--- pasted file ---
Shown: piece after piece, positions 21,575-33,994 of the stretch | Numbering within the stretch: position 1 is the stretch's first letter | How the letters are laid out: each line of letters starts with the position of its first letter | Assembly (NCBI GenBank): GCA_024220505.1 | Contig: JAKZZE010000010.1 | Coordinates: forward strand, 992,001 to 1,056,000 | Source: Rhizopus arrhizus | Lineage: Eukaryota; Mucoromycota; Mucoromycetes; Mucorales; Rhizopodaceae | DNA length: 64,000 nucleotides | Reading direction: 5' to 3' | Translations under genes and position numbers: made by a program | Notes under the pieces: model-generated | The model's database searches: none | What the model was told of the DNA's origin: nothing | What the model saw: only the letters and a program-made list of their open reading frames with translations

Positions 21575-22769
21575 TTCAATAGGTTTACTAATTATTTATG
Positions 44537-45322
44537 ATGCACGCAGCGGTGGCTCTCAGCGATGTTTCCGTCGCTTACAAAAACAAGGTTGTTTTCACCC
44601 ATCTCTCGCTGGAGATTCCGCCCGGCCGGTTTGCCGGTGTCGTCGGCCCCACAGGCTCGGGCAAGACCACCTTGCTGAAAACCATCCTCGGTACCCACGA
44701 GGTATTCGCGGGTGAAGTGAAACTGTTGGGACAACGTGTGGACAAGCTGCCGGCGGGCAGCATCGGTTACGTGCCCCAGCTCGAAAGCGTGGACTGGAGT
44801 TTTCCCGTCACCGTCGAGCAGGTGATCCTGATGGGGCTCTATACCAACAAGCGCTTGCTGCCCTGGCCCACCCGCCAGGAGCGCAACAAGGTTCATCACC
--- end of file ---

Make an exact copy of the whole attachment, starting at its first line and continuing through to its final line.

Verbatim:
Shown: piece after piece, positions 21,575-33,994 of the stretch | Numbering within the stretch: position 1 is the stretch's first letter | How the letters are laid out: each line of letters starts with the position of its first letter | Assembly (NCBI GenBank): GCA_024220505.1 | Contig: JAKZZE010000010.1 | Coordinates: forward strand, 992,001 to 1,056,000 | Source: Rhizopus arrhizus | Lineage: Eukaryota; Mucoromycota; Mucoromycetes; Mucorales; Rhizopodaceae | DNA length: 64,000 nucleotides | Reading direction: 5' to 3' | Translations under genes and position numbers: made by a program | Notes under the pieces: model-generated | The model's database searches: none | What the model was told of the DNA's origin: nothing | What the model saw: only the letters and a program-made list of their open reading frames with translations

Positions 21575-22769
21575 TTCAATAGGTTTACTAATTATTTATG
Positions 44537-45322
44537 ATGCACGCAGCGGTGGCTCTCAGCGATGTTTCCGTCGCTTACAAAAACAAGGTTGTTTTCACCC
44601 ATCTCTCGCTGGAGATTCCGCCCGGCCGGTTTGCCGGTGTCGTCGGCCCCACAGGCTCGGGCAAGACCACCTTGCTGAAAACCATCCTCGGTACCCACGA
44701 GGTATTCGCGGGTGAAGTGAAACTGTTGGGACAACGTGTGGACAAGCTGCCGGCGGGCAGCATCGGTTACGTGCCCCAGCTCGAAAGCGTGGACTGGAGT
44801 TTTCCCGTCACCGTCGAGCAGGTGATCCTGATGGGGCTCTATACCAACAAGCGCTTGCTGCCCTGGCCCACCCGCCAGGAGCGCAACAAGGTTCATCACC